Friday, April 09, 2010

Legalize all undocumented migrants - it will certainly help small/medium businessmen/employers in Malaysia

The number of documented migrant workers in Malaysia was about 2.4 million, and the number of undocumented migrants could be double that number. 

There are about 700,000 undocumented migrants from Burma (Myanmar), of which maybe 10% of these are recognized asylum seekers/refugees. We understand one of the factors why there are many from Burma, is because of political and economic situation under the 'illegal' military junta (that refused to hand back power to the democratically elected government of Aung San Su Kyi). 

Large number of undocumented migrants also come from neighboring Indonesia, Philippines and Thailand. 

Sometimes, the 'official and formal' channels created by governments, is just inaccessible to the poor especially. The problem is not just the initial large payments that potential migrant workers need to come out with, but also corruption, etc. As such, many will still just come over in the same manner people were freely moving from place to place in the past ...

Suggestions have been made that employers should be free to engage/employ any migrant worker - and, upon employment inform the relevant Labour Department (and other relevant authorities)  thereby registering and legalizing the employer-worker relationship, and this could also include giving the worker some 'legal documentation' to keep him/her safe from harassment by RELA, police, etc... When the worker leaves, the employer reports to the relevant authority.

This is the procedure when it comes to local Malaysian workers. When the employer employs a worker, the laws places an obligation on the employer to immediately inform Employees Provident Fund (EPF/KWSP), Social Security Organisation (SOCSO/PERKESO), Income Tax Department, etc...and the worker leaves, the employer also informs the relevant departments.

It could be the same procedure for foreign migrant workers. 

No employer wants to hire a worker blindly - and then be bound to that contract to keep that worker for a defined number of years. Likewise, no worker wants to be forced to work for a 'bad' employer for a certain fixed number of years. Both worker and employer wants the freedom of choice...and that is exactly what has been happening in Malaysia especially in the restaurants and other small businesses...(and there have been no problems).

But now, it looks like the badly wounded UMNO-led BN government is lashing out at the 'small people' that rejected it in the last elections. If they crack down and remove all undocumented migrant workers from these smaller establishments, many of these businesses will fail....and close down. No good Malaysian worker is interested in working in restaurants, etc... 

KUALA LUMPUR: A group of business owners are calling on the Government to legalise their foreign workers who are currently employed without proper permits.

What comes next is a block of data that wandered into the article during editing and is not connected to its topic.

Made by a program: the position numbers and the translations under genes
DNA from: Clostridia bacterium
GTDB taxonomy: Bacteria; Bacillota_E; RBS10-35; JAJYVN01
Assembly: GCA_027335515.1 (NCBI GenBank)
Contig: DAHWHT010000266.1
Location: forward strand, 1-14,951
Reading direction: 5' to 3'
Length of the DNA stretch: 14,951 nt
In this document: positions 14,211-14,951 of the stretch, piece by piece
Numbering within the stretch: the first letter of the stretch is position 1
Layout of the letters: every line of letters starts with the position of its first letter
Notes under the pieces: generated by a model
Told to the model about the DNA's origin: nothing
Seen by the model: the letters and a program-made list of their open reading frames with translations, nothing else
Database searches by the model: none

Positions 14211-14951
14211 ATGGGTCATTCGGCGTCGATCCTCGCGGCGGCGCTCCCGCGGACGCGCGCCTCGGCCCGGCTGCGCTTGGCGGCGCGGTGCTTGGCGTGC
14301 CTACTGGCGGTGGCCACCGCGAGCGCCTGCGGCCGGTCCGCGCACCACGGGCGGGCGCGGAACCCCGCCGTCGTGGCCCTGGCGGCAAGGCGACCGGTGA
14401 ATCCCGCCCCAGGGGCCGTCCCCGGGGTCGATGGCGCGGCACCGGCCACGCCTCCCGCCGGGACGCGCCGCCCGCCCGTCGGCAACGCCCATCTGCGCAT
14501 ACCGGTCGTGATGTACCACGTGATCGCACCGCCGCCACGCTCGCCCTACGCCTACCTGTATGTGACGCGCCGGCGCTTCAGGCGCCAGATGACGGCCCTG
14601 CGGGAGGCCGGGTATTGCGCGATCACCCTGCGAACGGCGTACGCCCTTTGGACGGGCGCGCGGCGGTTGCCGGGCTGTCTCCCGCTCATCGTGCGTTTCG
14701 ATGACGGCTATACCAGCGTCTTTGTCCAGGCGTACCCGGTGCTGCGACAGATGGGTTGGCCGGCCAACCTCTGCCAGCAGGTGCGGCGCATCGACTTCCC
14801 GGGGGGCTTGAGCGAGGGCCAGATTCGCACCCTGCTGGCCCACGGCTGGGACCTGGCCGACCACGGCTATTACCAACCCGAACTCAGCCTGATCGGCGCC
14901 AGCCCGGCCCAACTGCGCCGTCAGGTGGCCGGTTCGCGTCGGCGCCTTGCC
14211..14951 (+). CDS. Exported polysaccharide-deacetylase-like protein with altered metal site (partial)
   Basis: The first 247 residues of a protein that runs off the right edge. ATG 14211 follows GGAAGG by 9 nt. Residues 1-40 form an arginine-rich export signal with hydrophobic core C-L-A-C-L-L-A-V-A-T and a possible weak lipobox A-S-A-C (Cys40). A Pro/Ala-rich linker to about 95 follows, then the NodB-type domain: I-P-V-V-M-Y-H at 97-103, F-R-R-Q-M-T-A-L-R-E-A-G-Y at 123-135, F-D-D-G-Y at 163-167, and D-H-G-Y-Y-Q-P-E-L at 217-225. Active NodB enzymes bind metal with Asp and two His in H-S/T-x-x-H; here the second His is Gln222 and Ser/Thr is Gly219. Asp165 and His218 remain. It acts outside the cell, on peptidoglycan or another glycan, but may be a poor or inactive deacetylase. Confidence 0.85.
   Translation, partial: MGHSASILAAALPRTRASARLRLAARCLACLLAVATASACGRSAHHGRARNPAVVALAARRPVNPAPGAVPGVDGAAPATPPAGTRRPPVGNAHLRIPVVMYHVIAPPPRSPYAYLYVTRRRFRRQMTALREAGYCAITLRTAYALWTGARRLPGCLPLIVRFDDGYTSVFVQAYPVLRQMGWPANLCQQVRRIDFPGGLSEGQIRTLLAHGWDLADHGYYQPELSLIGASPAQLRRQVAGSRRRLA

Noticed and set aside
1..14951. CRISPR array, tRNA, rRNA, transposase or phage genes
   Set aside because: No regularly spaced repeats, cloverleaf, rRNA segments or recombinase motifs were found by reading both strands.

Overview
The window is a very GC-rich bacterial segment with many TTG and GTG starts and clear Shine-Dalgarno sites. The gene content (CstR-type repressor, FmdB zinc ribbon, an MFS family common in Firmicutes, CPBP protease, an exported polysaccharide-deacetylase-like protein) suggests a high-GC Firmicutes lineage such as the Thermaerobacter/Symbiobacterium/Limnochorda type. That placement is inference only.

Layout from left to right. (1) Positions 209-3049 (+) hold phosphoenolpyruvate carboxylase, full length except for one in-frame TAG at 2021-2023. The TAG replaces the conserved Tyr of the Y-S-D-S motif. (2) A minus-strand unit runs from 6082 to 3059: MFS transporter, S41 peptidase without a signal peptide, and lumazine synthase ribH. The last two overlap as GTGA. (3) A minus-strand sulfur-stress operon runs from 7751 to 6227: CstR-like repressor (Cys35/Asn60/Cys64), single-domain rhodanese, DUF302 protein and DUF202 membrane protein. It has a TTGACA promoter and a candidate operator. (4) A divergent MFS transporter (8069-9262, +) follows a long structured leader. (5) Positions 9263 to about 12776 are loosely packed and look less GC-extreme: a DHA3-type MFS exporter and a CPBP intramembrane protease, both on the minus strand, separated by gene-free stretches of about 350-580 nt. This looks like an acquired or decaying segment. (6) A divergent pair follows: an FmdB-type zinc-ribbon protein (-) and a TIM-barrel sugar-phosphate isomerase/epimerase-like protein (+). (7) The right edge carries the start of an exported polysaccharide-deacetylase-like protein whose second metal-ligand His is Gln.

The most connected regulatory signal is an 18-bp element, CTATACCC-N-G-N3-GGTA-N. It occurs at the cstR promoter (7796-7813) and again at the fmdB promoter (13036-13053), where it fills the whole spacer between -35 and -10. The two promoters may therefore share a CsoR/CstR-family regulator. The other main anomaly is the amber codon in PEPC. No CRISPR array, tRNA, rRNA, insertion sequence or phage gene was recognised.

The group, consisting of seven associations representing Chinese and Indian restaurant owners as well as other businesses in the services industry, said they needed these workers to continue operating.

Spokesperson for the group Tan Tong Heng said forcing the estimated 150,000 illegal immigrants currently employed in the services sector “into the streets” would give rise to numerous social and security issues.

Tan, who is Pan Malaysia Koo Soo Restaurants and Chef Association deputy president, said there were 30,000 foreign workers currently employed without permits in Chinese restaurants and coffee shops alone.

Another estimated 9,000 were working in Indian restaurants.

Tan believed that this represents about 30% of the total number of such workers employed in Chinese and Indian restaurants and coffeeshops.

He was speaking to reporters at the MCA Public Services and Complaints Department at Wisma MCA here yesterday.

Malaysian Indian Restaurant Owners Association (Primas) president Datuk R. Ramalalingam Pillai, who was also at the press conference, said his members always try to hire Malaysians.

“But they tend to leave for better offers. We simply cannot afford to pay them that much,” he said.

Tan said the associations handed a memorandum on the issue to Home Ministry special officer Armizan Mohd Ali on April 6 to be forwarded to minister Datuk Seri Hishammuddin Tun Hussein.

Head of the department Datuk Michael Chong, who is also special officer to Hishammuddin, witnessed the handing over of the memorandum.

Chong agreed that sending the workers home would create more problems.

“At least give the workers permits to stay for a year to allow them to organise the necessary paperwork or financial arrangements to go home,” he said. - Star, 9/4/2010, Businesses want illegal foreign workers legalised

What is the Pakatan Rakyat position on this matter? It will be good to know...

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